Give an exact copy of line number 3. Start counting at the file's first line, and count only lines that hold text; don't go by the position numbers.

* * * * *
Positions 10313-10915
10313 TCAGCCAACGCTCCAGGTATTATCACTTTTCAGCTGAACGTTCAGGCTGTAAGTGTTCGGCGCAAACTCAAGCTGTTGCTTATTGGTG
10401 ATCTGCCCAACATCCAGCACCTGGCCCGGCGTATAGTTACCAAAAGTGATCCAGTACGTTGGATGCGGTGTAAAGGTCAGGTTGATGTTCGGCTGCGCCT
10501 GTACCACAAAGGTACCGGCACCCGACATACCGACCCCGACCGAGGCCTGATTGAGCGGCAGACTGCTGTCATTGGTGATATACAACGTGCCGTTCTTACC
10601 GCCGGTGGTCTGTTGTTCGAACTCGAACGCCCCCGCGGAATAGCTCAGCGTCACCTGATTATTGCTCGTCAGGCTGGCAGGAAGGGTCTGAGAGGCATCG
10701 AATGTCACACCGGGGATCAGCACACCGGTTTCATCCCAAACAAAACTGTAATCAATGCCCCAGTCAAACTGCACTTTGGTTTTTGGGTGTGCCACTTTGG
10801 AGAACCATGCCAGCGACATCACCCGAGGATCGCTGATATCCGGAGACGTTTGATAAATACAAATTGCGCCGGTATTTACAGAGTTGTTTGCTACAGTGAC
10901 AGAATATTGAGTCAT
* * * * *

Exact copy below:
10401 ATCTGCCCAACATCCAGCACCTGGCCCGGCGTATAGTTACCAAAAGTGATCCAGTACGTTGGATGCGGTGTAAAGGTCAGGTTGATGTTCGGCTGCGCCT